Here at 98toGo, one of Atlanta's premiere inbound marketing agencies, we've built our business on blogging, literally. It all started when our co-founder, Tom Telford, realized he could get around paying for pay-per-click advertisements through smart keyword strategies and writing blogs.
Tom was one of the early pioneers of SEO, and our results show the value of a blog-focused Internet marketing strategy. If you put interesting content onto your website, and combine it with smart SEO strategies that guide visitors to you, you're going to see more traffic and (with any luck) more sales as well.
What's the best approach to writing blogs that truly appeal to people and help convince them to hang around your site to see what you offer? Well, there are a couple options available...
Writing Blogs For Fun
If you're someone who enjoys writing, it can be tempting to use your blog as your own little personal forum. You risk losing mass appeal by focusing on your own interests, but your blog is also practically bound to at least have more personality than your competitors.
Further, this approach can work quite well, in the right circumstances. The popular oddball Internet retailer Woot has practically built its success on its highly idiosyncratic and often downright satiric daily product blogs. If you want a good example of how to craft engaging blogs that are well off the beaten path, look to Woot.
However, if you're going to take the path less trod, you're going to be doing some bushwhacking along the way. Consider:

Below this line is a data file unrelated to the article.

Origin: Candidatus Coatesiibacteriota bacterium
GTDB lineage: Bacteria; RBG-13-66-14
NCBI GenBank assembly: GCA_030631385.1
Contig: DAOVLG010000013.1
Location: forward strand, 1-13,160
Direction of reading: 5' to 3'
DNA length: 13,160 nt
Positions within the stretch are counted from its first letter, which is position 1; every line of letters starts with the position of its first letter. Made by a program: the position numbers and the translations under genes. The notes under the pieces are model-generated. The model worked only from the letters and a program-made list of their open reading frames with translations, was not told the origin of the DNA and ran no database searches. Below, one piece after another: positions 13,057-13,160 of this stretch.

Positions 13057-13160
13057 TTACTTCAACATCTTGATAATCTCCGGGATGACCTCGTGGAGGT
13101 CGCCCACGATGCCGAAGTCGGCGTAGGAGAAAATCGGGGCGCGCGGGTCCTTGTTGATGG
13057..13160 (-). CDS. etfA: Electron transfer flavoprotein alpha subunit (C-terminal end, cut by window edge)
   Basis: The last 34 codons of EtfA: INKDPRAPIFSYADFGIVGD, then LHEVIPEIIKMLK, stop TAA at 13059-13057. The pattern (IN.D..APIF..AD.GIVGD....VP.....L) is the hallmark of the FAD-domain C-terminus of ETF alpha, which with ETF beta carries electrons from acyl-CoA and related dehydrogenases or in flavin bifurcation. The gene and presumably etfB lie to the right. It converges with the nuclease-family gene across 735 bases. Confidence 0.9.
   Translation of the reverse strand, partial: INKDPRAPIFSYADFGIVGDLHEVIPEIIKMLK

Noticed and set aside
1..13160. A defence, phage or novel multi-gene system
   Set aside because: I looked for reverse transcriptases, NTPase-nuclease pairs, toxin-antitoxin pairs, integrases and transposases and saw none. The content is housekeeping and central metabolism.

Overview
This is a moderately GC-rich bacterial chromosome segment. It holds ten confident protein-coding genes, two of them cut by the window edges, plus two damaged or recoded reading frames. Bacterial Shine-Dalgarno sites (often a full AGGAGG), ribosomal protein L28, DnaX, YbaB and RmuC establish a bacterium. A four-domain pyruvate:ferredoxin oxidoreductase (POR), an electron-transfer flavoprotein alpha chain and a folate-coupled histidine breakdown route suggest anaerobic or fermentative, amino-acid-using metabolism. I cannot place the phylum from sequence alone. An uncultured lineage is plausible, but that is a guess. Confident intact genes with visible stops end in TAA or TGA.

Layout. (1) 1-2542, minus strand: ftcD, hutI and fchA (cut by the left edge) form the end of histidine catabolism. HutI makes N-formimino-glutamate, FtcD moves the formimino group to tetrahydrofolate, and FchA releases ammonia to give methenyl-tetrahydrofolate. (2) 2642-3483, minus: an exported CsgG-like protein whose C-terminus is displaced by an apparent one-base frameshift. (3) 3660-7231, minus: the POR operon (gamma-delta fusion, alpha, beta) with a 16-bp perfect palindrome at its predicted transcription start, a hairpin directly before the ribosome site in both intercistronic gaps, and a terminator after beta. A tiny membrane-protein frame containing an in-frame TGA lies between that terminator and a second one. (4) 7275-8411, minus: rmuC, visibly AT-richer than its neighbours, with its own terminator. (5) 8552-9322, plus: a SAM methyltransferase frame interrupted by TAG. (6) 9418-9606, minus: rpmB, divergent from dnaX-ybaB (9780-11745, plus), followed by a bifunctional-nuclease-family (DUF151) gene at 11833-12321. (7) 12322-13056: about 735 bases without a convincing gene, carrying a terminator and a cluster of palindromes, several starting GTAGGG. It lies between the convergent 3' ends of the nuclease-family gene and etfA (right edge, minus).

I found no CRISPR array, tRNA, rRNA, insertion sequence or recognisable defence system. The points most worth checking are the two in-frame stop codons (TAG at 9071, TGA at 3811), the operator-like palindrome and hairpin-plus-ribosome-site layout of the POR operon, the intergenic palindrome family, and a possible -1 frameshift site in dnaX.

Do your own interests really align with those of your customers? Woot gets away with being snarky because its target audience is mostly made of younger Internet Generation types who enjoy that sort of humor.
Does your blog still convey good information? The real genius of Woot's style is they generally bury as much product info in their blogs as any other retailer; they just “hang a lampshade” on the whole process.
Seriously: Is your writing truly fun or funny? Get some honest opinions from people you trust before going live.
This is a risky approach. If you want to play it a little safer, however, there may be a better way...
Writing Effective Blogs
The alternative, of course, is the well-worn, stolid, and yet generally more effective solution of writing blogs that target your audience more directly.
Construct buyer personas, to connect with your audience and learn what they're looking for in a blog. What questions and challenges do they have?
Consider your keywords carefully, and pick those that match most closely to the products or services you offer. Make sure the information a customer sees from a link is relevant to what they searched for.
Directly address common issues that are relevant to your business or industry.
Utilize analytics software, such as Hubspot, to track pageviews and on-page times for all your blogs. This gives you great feedback on which ones keep people reading.
Keep the word count between around 400-800 words. About 600 is optimal.
Get feedback and utilize it. Encourage comments from your readers both on the blog, and through social media.
Test, Test, Test! Try new approaches. Keep track of the data so you can watch your progress over time.
Expanding Your Blog Writing
Generally speaking, unless you really believe you have a hot idea for a blog, the more careful approach is going to be the best. If you go slowly, track your data, and get a lot of feedback, pretty soon you'll be writing blogs that reach out to a wide variety of customers visiting your site.
Of course, nothing says you can't combine these approaches. Maybe Friday could be your “fun” day for complaining about bad movies or your favorite sports teams. Vary it up and keep your visitors coming back for more!
How do you balance “work” and “fun” when writing blogs?